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g. 108 which explains the manufacturing process. 10. It was further submitted that case of the appellant is squarely covered by the judgment of the Hon ble Supreme Court in the case of India Cine Agencies v. CIT [2009] 308 ITR 98 (SC). It was further contended that the above judgment has been relied upon by the Hon ble jurisdictional High Court of Delhi in the case of CIT v. Delhi Press PatraPrakashan Ltd. [2013] 355 ITR 14 (Del) where on similar facts it has been held that printing also include .....

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with effect from 6th February, 2007. Attention was also invited to the subsidy granted to the assessee as a manufacturing unit by the Government of Himachal Pradesh. Attention was also invited to the excise returns being filed by the assessee in respect of the manufacturing activities being carried on by it. 11. Further reliance was placed on the judgment of Chennai Bench of CEGAT in the case of Sri Kumar Agencies & Others V. CCE 2000 taxmann.com 849 (CEGAT - Chennai) whereby it has been hel .....

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at various judgments relied upon by the learned CIT are not on the issue and hence not relevant for the present case and learned CIT has wrongly applied these judgments in this case. 14. The learned CIT(DR) supported the order passed by the learned CIT. It was submitted that the learned CIT has examined the details and has passed a reasoned order. The assessee cannot be said to be engaged in the manufacture and hence not eligible for deduction claimed by it. 15. We have considered the above subm .....

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ee in carrying out its manufacturing activities. On going through the process we note that assessee is buying raw material in the form of aluminum foils which are in jumbo rolls. These rolls are being cut into strips of different seizes. Further these strips are converted into round shape. After such conversion these round strips are printed after loading on to the printing machine. The printed aluminium foils are thereafter run through air drying unit and after drying the same, the finished goo .....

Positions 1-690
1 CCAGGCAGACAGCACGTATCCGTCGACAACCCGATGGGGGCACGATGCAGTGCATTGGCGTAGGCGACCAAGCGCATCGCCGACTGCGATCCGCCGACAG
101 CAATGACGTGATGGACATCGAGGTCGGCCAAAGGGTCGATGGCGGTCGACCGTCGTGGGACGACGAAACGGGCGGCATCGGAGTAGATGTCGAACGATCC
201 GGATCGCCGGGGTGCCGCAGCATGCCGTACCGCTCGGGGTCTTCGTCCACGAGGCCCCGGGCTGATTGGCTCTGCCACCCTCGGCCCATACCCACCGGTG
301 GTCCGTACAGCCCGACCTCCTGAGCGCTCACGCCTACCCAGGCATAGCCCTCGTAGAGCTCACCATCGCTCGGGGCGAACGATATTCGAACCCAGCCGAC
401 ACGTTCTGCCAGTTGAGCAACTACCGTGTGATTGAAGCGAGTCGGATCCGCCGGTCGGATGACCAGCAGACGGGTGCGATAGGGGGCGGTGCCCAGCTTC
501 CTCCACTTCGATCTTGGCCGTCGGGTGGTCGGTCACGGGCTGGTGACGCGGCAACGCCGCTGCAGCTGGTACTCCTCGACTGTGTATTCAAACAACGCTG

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Thus the issue is whether such activity which the assessee is carrying on can be called within the meaning of manufacture of an article or thing. 16. This issue has come up before the Hon ble jurisdictional Delhi High Court in the case of CIT vs. Delhi Press PatraPrakashan Ltd. (Supra). In this case an issue has arisen whether the assessee is eligible to claim exemption under section 80-I of the Income Tax Act. The assessee s two units were engaged in printing. The raw materials used were paper, .....

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etween the raw paper and the resultant product. The purpose and usage of a blank paper is completely different from the use and purpose of a printed magazine or periodical. Once the blank paper undergoes a process of printing, the character of blank paper changes completely and the content of the printed material now becomes the identity of a printed paper. No one can say that blank paper and printed article are one and the same and in our opinion it can hardly be said that printing carried out .....

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uce' is similar to the word "production" and it has been held by the Supreme Court in the case of CIT v. N.C. Budharaja& Co.: (1993) 204 ITR 412 (SC) that while every manufacture can be characterized as production, every production need not amount to manufacture. The quoted passage from the said decision of the Supreme Court is as under: "The word 'production' has a wider connotation than the word 'manufacture'. While every manufacture can be characterized .....